Appliances Maintenance Learning Center
- A Guide to Appliance Maintenance
- Laundry Maintenance
- Refrigerator Maintenance
- Cooking Maintenance
- Range Hood Maintenance
- Microwave Maintenance
- Dishwasher Maintenance
- Air Conditioner Maintenance
- Grill Maintenance
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The microwave oven has changed the way we prepare foods since the time of its invention, in 1946. By drastically cutting heating time, this household appliance has become a necessity in kitchens today. Although it is one of the smaller appliances, it is very powerful and requires you to follow simple rules to keep it in top notch condition.
Keep it clean. Regular cleaning of your microwave is the most effective way to extend its lifespan. Most people are not aware that food splatter absorbs the energy inside, which can lead to burnt on stains and damage internal components. Most stains on the interior and exterior of a microwave can be cleaned with warm water and soap or a microwave oven cleaner. To prevent splatters you can try a microwave cover or simply cover your plates with wax paper or a paper towel.
Use only microwave safe dishware. Putting non-microwaveable materials in the unit can cause fires and explosions. Never put aluminum foil, metal or any type of dishware that that silver or gold accents. Materials like plastic, ceramic, glass are acceptable but if you’re not sure, you can determine by checking if it is labeled as “microwave safe.”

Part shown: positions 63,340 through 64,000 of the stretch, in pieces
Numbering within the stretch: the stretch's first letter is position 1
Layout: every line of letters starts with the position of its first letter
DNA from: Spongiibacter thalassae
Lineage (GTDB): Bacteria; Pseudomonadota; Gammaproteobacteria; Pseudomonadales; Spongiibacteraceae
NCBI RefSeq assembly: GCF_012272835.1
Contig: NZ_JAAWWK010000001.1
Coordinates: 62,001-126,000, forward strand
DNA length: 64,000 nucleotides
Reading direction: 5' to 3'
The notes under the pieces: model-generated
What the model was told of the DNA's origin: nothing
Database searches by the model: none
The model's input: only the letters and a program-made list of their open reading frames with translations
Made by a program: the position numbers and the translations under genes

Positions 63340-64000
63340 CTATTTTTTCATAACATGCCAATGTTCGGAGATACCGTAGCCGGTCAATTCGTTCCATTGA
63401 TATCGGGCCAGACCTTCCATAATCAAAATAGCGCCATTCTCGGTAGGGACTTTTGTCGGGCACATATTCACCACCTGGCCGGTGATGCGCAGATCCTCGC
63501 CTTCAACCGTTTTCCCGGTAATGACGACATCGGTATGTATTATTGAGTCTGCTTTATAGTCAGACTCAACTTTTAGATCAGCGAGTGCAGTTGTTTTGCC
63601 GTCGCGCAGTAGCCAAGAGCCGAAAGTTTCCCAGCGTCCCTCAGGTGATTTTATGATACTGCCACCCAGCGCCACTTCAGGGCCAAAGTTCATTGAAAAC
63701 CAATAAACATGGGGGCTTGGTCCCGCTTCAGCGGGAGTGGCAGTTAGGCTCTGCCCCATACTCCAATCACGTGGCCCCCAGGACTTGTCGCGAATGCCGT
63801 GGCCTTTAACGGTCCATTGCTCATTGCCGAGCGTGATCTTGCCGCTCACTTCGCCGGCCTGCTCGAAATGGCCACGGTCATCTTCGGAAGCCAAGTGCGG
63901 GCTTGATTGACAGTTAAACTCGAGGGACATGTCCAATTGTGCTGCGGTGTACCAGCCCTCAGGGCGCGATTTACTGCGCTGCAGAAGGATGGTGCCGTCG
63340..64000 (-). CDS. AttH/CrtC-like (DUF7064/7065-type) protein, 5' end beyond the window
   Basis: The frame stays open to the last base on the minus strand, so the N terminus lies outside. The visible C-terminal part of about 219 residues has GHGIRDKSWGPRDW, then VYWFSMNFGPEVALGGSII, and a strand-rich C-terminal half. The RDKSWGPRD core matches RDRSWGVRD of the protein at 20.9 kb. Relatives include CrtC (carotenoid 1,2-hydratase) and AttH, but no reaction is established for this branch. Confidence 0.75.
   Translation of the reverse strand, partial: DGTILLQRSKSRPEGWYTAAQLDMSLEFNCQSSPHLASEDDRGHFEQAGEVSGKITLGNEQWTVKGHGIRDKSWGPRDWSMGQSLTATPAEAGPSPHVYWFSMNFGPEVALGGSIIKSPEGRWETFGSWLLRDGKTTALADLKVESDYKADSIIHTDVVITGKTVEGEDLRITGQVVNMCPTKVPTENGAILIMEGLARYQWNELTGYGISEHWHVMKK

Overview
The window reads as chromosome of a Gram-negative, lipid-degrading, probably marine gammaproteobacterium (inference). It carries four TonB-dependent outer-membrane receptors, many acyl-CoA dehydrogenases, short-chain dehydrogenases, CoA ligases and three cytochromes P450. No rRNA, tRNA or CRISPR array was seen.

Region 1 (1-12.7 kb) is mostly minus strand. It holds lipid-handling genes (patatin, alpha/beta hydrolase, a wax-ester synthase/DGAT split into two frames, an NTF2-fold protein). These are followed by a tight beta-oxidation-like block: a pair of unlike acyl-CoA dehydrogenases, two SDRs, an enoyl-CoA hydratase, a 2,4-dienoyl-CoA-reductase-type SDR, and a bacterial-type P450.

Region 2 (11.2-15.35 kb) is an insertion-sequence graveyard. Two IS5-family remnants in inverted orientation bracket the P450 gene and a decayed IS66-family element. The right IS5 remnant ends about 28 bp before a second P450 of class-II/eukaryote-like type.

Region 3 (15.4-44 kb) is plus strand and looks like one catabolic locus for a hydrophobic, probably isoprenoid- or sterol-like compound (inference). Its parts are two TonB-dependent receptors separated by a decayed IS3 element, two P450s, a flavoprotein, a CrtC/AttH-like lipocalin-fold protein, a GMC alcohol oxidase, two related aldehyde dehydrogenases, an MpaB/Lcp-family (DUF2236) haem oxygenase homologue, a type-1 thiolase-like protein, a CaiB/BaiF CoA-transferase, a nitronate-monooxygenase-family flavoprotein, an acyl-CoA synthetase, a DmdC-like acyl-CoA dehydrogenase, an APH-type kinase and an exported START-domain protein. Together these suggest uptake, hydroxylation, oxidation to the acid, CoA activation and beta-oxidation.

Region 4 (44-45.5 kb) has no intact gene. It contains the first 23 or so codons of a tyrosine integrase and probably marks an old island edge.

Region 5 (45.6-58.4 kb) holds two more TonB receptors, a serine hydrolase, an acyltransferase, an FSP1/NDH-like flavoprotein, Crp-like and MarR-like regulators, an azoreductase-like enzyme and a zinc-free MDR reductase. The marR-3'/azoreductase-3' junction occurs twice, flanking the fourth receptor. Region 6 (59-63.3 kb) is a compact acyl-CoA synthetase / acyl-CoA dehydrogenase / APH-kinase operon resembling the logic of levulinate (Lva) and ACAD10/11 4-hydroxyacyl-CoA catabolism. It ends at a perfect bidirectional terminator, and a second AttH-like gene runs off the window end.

Be gentle with the door. Microwave doors are destined to be slammed, yanked open, elbowed, etc. These actions will cause damage to your unit over time because it can harm or throw off the switch mechanisms.
Protect from surges. Power surges can be extremely damaging to your microwave. Make sure it is plugged into to a surge protector or its own individual outlet that can withstand high power.
Tend to basic repairs. Replacing parts such as light bulbs, glass turntable plates, door latches, motors, and filters can help keep your microwave oven running smoothly. Internal mechanics are harder to fix should be tended to by a professional. Failure to do so can cause electrical mishaps and you may cause more damage or cause harm to yourself. Most times it is easier to replace the whole microwave, as internal parts can be more costly to repair.
We understand that a broken microwave can be an inconvenience, but if you use your microwave properly and maintain it well, the effort will pay off for years to come.